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Giant Machines 2017 Review

Giant Machines 2017 is only vaguely sim-like and suffers from a slew of flaws. Had the game just dove all-in on the idea of creating a destructive playground in which players could just run wild, it might’ve been a lot more appealing. As it is, the game has a distinct novelty value if you like low-budget, weird games.

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Chronos Review

Chronos Review

Chronos is a game about combat mastery. Hostile encounters lead you through its world, separated only by puzzles and moments of discovery. Understanding your enemies and overcoming them is key to moving forward, while death acts as the teacher that keeps you after class to discuss what you did wrong. Some foes can prove highly difficult, but learning their patterns and how they react to your actions turns such encounters from stilted and daunting to rhythmic and exhilarating. Chronos could be accused of mimicking a number of different games, but what it does with all it has makes for a highly enjoyable experience that stands on its own despite a few flaws.

A third-person action-adventure game, Chronos puts you in control of an 18 year old character, and every time you die and respawn, you age a year. With aging comes changes to your character. While you’re young, there’s a bigger emphasis on your strength, agility, and vitality stats, but that wanes as you grow older–your arcane stat becomes more significant, as your other three stats grow at a slower rate. Starting at age 20, you earn a trait every 10 years that grants you a significant stat boost in either strength, agility, arcane, or vitality. Getting older is just as scary as it is in real life, so staying alive feels paramount to staying strong and healthy; thankfully, it’s not quite as dire as that since I felt like I needed to restart because I had gotten too old–you don’t lose any of the points you assign after leveling up.

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VR lends an incredible sense of scale to Chronos’ world and enemies.

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Your options in combat consist of attacking, dodging, and blocking. Your weapon of choice should correspond to where you’re putting your skill points; if you use a sword, you’ll benefit from more agility, while an axe will become more powerful with a higher strength stat. It’s unfortunate that there are more strength-oriented weapons earlier in the game, as I only got a chance to switch up my sword for a worthwhile weapon when I was deep into the second half of my playthrough.

Arcane is Chronos’s form of magic, though it acts less like what you’d expect and more like a power attack. However, this isn’t a bad thing, as executing arcane-infused attacks is incredibly satisfying. When you get the first arcane stone, it adds a little extra kick to your heavy attacks. Additionally, your attacks become infused with the arcane magic when you dodge at the right time, further enhancing the satisfying rhythm of combat.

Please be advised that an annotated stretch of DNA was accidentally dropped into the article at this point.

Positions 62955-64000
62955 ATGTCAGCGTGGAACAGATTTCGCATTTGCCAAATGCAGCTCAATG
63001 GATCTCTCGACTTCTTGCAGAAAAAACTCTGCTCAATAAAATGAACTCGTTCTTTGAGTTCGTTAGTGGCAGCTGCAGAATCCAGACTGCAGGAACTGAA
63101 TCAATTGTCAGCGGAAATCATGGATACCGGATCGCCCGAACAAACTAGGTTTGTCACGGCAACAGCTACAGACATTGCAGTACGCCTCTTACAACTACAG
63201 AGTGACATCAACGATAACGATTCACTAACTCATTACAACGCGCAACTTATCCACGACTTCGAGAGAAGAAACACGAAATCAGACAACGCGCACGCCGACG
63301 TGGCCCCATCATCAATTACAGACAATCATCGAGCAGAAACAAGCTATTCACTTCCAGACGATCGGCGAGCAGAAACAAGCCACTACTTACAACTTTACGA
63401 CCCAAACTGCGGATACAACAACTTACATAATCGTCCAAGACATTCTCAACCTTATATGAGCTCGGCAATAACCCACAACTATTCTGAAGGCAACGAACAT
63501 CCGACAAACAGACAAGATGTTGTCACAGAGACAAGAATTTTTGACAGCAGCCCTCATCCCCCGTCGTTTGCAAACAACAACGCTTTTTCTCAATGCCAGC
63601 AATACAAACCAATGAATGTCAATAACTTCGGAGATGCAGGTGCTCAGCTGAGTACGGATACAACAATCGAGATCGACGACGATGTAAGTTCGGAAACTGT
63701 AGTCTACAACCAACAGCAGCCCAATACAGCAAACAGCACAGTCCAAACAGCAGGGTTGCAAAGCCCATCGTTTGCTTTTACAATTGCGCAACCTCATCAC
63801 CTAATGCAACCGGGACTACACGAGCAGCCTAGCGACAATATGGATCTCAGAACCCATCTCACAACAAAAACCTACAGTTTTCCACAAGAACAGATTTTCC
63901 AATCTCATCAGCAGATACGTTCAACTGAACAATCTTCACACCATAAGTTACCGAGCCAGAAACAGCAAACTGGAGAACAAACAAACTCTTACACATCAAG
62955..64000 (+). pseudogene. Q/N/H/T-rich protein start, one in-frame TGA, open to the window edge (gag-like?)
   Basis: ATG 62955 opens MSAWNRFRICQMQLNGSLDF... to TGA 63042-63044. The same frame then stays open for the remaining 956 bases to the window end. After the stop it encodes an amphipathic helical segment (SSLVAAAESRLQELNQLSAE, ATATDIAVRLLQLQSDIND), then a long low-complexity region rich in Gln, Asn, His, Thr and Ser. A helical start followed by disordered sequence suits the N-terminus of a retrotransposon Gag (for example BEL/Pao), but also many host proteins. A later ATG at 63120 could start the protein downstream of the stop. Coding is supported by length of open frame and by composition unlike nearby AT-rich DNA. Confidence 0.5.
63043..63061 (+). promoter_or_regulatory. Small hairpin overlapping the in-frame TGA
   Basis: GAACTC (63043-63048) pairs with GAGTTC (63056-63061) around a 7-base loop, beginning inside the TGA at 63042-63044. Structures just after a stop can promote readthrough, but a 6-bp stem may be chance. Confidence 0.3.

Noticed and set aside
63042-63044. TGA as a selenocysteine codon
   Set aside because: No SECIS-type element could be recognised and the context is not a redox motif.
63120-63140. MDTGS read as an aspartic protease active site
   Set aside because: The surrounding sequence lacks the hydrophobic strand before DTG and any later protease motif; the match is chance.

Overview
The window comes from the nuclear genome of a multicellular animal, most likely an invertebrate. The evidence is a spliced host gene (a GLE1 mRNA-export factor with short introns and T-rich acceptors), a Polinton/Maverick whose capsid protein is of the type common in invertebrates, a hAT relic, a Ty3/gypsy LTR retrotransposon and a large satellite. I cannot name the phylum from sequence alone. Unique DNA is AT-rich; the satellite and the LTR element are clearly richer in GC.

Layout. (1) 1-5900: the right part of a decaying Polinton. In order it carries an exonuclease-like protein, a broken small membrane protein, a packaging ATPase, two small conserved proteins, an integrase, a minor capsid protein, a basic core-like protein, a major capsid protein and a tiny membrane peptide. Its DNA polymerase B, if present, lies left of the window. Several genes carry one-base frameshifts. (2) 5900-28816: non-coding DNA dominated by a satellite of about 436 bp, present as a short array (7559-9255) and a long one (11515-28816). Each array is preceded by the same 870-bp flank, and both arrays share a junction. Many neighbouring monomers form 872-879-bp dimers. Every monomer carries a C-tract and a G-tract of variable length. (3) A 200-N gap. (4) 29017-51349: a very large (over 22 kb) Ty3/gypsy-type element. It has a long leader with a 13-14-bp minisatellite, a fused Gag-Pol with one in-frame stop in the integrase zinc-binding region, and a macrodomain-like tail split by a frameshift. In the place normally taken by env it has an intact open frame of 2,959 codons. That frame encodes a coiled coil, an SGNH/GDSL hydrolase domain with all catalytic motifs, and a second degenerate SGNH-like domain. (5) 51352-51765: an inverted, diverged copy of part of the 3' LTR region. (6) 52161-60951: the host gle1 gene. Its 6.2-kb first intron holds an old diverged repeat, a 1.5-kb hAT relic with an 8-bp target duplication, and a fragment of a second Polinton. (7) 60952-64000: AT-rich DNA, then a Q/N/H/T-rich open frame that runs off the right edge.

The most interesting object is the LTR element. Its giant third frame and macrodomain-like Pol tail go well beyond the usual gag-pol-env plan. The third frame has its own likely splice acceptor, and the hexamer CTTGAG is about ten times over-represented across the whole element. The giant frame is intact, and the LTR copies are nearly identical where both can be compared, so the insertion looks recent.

Puzzle solutions range from finding and combining the right items to spotting hidden points of interest in the environment. The former works every time, however, the puzzles that require a keen eye can be a pain; an early puzzle that required me to notice a relatively small detail had me stumped for quite a while. The solution consisted of looking intently at something I wasn’t yet able to interact with, so I just brushed it off as something I would deal with later. Eventually, after going through every room and tinkering with every little thing a couple times, I discovered the solution and was able to progress–it was a frustrating bump in what was and would continue to be an engaging adventure.

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Chronos Review

The story revolves around three different worlds, defeating three bosses, and then slaying a dragon. There’s more to it, and it even (sort of) explains why you age a year every time you die; however, it’s all delivered through computer terminals, books, and other optional articles. It’s not the most exciting or interesting narrative, and you won’t feel lost or confused if you choose to ignore it–the sparse narrative acts more as a world-building device than anything else. Chronos allows itself to be all about the combat, puzzle-solving, and adventure.

Initially, Chronos didn’t strike me as something that would make much sense in virtual reality. However, as I played, my mind was quickly changed. Chronos made things you wouldn’t even think about in a non-VR game stand out in effective ways. Gigantic enemies feel huge and made my palms sweat more than I’d like to admit, and there’s a type of enemy that only moves when you don’t look at it–not your character, you. These seemingly small touches make a big impact when playing in VR.

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Chronos Review